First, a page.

Pervasive or Invasive? A Strategic Approach to IT-Enabled Access and Immediacy

Pervasive or Invasive? A Strategic Approach to IT-Enabled Access and Immediacy

Linda L. Brennan (Mercer University, USA)
Copyright: © 2009 |Pages: 10
DOI: 10.4018/joeuc.2009062604
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While many organizations and individuals use information technologies (IT) to overcome the limitations of time and space, they often experience unintended consequences from increased immediacy and access. How can they achieve the desirable changes and address the negative effects that can result? This article presents a systematic framework that managers can use to proactively identify ways to either leverage or mitigate the increased immediacy and access. Specific examples are used as illustrations to demonstrate how these issues can be anticipated and used for competitive advantage. They are not offered as specific “prescriptions” for any one organization. Rather, they show how the framework can info*m managers as they evaluate proposals for and implementation plans of new information systems in their organizations.
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Anyone who has said “IT doesn’t matter,” must not have a wireless personal digital assistant (PDA). For people connected to communications and information systems, IT (information technology) can have a profound – and not always positive – effect. Many years ago, The Academy of Management Executive published a survey (Veiga & Dechant, 1997, p. 77) describing the “wired world woes” of 350 executives from major corporations. The study revealed several common frustrations, with more than half expressing concern that:

  • IT has not made their lives better, just busier

  • IT wastes as much time as it saves

  • IT has caused work relationships to deteriorate

  • IT means serious information redundancy and overload

  • IT means my office is always with me 24 hours a day.

In today’s wireless world, these concerns resonate even more loudly. Conference rooms and private offices are no longer safe havens for meetings; they are continually interrupted with a barrage of buzzing messages. Privacy and courtesy are victims of access and immediacy. The Wall Street Journal coined the term “surfer’s voice,” to describe the inattention evident in a person’s voice while talking on the telephone and communicating electronically (Berman, 2003).

This goes beyond inconvenience to questions of corporate governance. With the increasing use of the Internet, the availability of information has raised the awareness – if not the execution – of corporations’ activities. Environmental practices, fiscal integrity, international performance and philanthropic work are easily scrutinized and questioned with the broad access afforded by networks. Customer satisfaction complaints may be widely discussed online by users before the company even realizes there is a problem, and that time is working against it.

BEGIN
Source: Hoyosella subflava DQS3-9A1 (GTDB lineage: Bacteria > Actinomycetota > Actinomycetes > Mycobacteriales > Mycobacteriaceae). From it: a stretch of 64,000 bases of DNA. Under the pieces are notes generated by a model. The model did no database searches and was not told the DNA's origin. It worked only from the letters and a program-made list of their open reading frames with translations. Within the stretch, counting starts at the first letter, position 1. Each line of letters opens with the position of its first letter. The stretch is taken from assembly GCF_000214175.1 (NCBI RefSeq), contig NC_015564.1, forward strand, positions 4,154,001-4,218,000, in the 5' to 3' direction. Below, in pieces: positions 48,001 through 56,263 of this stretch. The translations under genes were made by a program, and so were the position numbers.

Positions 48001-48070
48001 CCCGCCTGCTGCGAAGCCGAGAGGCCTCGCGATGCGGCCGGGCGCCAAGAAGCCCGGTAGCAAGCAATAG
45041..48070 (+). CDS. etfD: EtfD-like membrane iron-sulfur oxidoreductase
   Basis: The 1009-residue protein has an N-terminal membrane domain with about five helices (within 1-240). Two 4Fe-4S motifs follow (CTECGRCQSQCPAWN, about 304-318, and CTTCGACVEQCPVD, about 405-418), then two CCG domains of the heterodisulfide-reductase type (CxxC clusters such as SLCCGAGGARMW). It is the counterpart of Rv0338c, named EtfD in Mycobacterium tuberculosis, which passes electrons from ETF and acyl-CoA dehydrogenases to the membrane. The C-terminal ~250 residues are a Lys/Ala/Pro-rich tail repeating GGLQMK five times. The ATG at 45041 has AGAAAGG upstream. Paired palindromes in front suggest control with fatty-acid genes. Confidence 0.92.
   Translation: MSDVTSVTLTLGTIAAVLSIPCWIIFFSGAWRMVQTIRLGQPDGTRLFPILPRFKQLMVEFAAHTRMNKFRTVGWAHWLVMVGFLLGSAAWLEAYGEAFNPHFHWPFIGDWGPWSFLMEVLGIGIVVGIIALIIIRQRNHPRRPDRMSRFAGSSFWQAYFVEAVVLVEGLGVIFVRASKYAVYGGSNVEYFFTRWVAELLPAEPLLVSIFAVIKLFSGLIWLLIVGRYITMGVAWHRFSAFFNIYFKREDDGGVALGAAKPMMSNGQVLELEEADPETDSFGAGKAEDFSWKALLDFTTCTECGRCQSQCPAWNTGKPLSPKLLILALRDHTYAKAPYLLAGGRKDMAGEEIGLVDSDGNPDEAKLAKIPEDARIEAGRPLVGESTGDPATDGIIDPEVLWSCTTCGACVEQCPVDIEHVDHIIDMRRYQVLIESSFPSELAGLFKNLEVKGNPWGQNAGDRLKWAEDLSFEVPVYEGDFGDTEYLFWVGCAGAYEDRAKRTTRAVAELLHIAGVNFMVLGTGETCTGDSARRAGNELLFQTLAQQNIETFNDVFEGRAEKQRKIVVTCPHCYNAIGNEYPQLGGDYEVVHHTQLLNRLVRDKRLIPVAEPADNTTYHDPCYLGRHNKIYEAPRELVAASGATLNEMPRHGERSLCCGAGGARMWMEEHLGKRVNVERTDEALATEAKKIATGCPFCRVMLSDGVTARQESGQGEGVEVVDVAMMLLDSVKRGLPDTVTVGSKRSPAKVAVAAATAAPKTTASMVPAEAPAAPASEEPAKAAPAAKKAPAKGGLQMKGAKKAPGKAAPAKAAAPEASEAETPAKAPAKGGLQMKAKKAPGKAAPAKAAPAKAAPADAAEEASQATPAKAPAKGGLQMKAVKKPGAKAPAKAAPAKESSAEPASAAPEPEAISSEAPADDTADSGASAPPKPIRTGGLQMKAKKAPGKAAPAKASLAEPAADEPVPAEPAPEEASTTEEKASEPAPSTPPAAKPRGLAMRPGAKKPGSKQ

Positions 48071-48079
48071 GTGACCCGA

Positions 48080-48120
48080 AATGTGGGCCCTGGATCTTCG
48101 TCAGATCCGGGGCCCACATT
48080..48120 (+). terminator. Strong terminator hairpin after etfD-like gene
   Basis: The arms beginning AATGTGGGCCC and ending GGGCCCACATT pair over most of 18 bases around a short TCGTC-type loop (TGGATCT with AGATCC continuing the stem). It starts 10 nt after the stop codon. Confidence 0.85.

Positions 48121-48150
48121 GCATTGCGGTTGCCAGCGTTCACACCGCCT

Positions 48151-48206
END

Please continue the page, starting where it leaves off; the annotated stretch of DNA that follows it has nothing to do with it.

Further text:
In addition, the reliance of individuals and organizations on IT makes them vulnerable to system failures. This vulnerability is heightened by broad access. Consider the pharmaceutical company sending an e-mail message to users of an anti-depressant, essentially publishing the names of these patients (Federal Trade Commission, 2002; Rothfeder, 2006). The ripple effect of such a problem is hard to overcome.

Such issues are exacerbated when one considers the next wave of computing, called “pervasive computing,” whereby “ubiquitous and mobile systems interact seamlessly in everyday life (Soares, 2002).” The computer chip embedded in your garment’s care tag will give care instructions to your washing machine, while your refrigerator will manage the inventory of its contents and the energy consumption of your home. The grocery cart will tempt you with advertisements that change as you walk through the aisles of the store – pervasive means anytime, anywhere. Supermarkets already know what you buy and when you shop. At what point does pervasive become invasive? Intrusive? Inconvenient? Vulnerable?

Of course, IT enables positive change. Examples of improvements in productivity, cost structures, value propositions, and customer relations abound. As (Clark, 2006) points out, handheld devices and wearable technologies can improve processes: “Data accessibility, immediate processing, and virtual office capabilities provide positive returns.” This is why such technologies are adopted. The challenge is to find ways to achieve such desirable changes and address the negative effects that can result.

One useful framework distinguishes between the direct, easily anticipated, first-level productivity effects and the second-level social system effects which are harder to measure and are generally more profound (Sproull & Keisler, 1991). The social system results arise when the ways in which people interact are changed by IT. By transcending the limitations of time to achieve immediacy and overcoming the boundaries of space to provide access, pervasive computing and similar applications can make a significant difference in the way people live and work.

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